Robert Collins
Robert Collins
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2 min of reading
  • Justice Andrew Nicol, who ruled Monday, said that Depp had not succeeded in his action for libel.
  • The Sun newspaper and the executive editor, Dan Wootton, are listed as defendants in the case.
  • Heard, 34, testified as a main witness for the defense, saying Depp turned into a violent alter ego he called “Monster”.

London (SK) — Britain's High Court has ruled against Johnny Depp in his libel action against the owner of the The Sun newspaper. Justice Andrew Nicol, who ruled Monday, said that Depp had “not succeeded in his action for libel”. Although Nicol said Depp “proved the necessary elements of his cause”, the defendants had shown that “what they published in the meaning which I have held the words to bear was substantially true”.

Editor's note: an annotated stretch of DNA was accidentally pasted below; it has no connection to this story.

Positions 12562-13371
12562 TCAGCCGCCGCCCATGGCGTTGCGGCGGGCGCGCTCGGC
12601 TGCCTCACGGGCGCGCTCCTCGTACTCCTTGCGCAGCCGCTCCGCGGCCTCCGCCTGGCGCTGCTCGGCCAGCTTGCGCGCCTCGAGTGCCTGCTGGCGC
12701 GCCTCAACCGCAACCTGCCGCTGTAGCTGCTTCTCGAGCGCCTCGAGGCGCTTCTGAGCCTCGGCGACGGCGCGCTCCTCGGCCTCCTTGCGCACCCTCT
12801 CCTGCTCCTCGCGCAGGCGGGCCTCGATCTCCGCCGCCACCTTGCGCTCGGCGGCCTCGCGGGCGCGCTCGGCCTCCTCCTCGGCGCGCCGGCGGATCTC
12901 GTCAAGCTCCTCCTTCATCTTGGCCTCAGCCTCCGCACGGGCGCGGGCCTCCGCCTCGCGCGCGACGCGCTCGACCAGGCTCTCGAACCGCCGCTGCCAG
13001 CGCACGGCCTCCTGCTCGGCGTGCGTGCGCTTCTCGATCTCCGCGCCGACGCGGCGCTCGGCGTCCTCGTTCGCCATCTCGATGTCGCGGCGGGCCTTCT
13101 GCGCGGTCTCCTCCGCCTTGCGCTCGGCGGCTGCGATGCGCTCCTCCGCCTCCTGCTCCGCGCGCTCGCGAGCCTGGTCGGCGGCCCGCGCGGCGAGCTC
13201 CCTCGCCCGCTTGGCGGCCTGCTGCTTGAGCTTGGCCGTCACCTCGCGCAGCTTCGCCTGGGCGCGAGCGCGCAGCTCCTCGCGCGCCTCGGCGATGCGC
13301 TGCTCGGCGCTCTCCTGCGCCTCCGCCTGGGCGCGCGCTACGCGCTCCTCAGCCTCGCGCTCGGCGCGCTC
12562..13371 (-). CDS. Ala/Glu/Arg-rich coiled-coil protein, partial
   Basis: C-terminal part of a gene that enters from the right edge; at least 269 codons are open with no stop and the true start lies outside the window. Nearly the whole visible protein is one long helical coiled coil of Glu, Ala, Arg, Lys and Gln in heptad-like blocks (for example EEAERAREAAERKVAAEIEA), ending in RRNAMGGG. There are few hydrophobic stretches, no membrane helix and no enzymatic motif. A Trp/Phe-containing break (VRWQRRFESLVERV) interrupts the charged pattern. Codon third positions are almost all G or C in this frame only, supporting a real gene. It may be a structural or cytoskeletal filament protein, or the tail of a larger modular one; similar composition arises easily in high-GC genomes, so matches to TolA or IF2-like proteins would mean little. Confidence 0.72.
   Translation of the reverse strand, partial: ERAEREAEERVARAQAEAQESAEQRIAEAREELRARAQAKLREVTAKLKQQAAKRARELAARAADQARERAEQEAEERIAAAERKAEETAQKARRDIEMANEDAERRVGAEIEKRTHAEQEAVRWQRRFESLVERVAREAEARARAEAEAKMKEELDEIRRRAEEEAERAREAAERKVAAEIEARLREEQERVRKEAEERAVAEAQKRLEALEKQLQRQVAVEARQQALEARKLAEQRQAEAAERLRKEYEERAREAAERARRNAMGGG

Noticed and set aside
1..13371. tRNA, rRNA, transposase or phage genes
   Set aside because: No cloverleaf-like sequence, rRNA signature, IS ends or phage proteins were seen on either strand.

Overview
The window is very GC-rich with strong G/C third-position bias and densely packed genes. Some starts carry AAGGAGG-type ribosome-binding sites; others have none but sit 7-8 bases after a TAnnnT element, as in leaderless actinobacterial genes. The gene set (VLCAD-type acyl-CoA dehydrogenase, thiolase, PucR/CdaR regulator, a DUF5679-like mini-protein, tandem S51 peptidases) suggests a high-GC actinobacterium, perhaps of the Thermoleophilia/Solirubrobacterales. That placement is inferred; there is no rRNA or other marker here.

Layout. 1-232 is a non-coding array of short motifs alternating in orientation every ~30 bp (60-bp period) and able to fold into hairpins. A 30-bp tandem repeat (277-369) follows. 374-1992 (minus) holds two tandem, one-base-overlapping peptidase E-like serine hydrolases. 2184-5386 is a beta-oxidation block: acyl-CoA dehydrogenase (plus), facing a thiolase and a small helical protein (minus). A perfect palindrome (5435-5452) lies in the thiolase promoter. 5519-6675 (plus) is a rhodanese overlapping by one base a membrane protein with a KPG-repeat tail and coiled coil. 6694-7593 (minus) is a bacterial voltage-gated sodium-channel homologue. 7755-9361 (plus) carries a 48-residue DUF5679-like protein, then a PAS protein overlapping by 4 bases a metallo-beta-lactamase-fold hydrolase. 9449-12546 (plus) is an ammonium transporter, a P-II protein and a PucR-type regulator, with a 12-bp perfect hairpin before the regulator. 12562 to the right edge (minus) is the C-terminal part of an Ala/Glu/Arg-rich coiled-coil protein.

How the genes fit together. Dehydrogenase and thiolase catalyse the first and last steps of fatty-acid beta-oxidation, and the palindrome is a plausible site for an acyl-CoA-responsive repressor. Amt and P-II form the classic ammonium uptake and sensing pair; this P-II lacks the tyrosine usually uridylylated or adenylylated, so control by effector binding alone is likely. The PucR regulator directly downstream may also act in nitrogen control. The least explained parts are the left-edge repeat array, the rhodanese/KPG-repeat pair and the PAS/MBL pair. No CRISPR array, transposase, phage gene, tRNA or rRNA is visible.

The Sun newspaper and its executive editor, Dan Wootton, are listed as defendants in the case. Amber Heard accused her ex-husband Depp in April 2018 of assaulting her. Heard is also suing Depp for $50 million in Virginia in connection with a Washington Post story about domestic violence. Both Depp and Heard spent several days in the witness box during the three-week trial in July, giving unsurprising accounts of their volatile relationship. Heard, 34, testified as a main witness for the defense, saying Depp turned into a violent alter ego he called “Monster” when under the influence of alcohol and drugs. Amber's assaults took place at the couple's luxury penthouse, Depp's private island in the Bahamas and an airplane. Depp, 57, called the allegations “sick” and a “hoax”.

He claimed Heard was the one to blame. Depp's lawyer David Sherborne called Heard “a wholly unreliable witness and frankly a compulsive liar”. “The reputations of both Johnny Depp and Amber Heard are tarnished irrevocably” said Mark Stephens, a media lawyer. “The issues that came up, particularly around gendered presentation of the case, I think that's going to be studied for years to come”.

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